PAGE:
Mark Jenkins, a writer for National Geographic and former columnist at Outside magazine, once told me how each of his articles reveals just the tippy top of the work he put into a job.
Underneath each assignment rests a mountain of research, notes and other materials upon which the story is built. As a fact-checker charged with reviewing some of his articles, I'd ask to see those notes. Sure enough, a small mountain would land on my desk. The best travel articles come full of details and facts that you can’t get just by visiting a place like you normally would. Think of yourself as a chef out gathering ingredients for a meal you’ll serve to all of your readers.
You simply can't build a great story if you don't have great parts.Fortunately, finding those great parts is often just a matter of being very curious, all of the time. You ask questions. You read signs, talk to people, observe and get some answers. Those answers should go in your notebook, yes, but so should thoughts you have while experiencing the place.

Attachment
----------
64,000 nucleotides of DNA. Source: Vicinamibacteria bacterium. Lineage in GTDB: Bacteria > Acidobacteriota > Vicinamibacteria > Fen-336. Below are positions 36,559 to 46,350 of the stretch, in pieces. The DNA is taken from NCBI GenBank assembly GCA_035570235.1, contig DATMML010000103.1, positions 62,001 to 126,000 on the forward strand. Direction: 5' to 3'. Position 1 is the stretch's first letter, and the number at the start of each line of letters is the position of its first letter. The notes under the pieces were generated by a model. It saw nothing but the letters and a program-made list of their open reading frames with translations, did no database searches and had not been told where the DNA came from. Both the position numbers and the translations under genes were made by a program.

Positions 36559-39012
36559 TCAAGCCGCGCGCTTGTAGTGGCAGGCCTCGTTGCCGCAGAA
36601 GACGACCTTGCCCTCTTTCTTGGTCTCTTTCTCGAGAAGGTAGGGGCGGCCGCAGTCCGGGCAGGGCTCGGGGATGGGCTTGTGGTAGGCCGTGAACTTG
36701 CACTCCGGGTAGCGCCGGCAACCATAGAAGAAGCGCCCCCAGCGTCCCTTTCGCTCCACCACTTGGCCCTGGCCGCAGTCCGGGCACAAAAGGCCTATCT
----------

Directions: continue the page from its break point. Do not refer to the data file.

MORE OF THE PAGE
Kevin Fedarko, the author of The Emerald Mile, often brings two notebooks: one for the facts and names and observations; the other holds his thoughts and feelings.
My notebooks are often a mishmash of hard facts and something like diary entries. I write down the names of foods, the species of trees, the kind of rock underfoot. I get names and email addresses. If a word or phrase comes to mind that I like, I note it. When someone says something pithy or describes a situation well, I'll jot it down and put a circle around the person's name, which tells me it's a quote.
When in doubt, write it out. Or take a picture. Instead of noting book titles displayed on a shelf in a hotel lobby, I just take a picture of the shelves in case I need that detail later. Don't bother noting stuff you can always look up later, like opening hours.
At the end of each day, go back over your notes and write a quick summary of what happened before everything begins to blur together.
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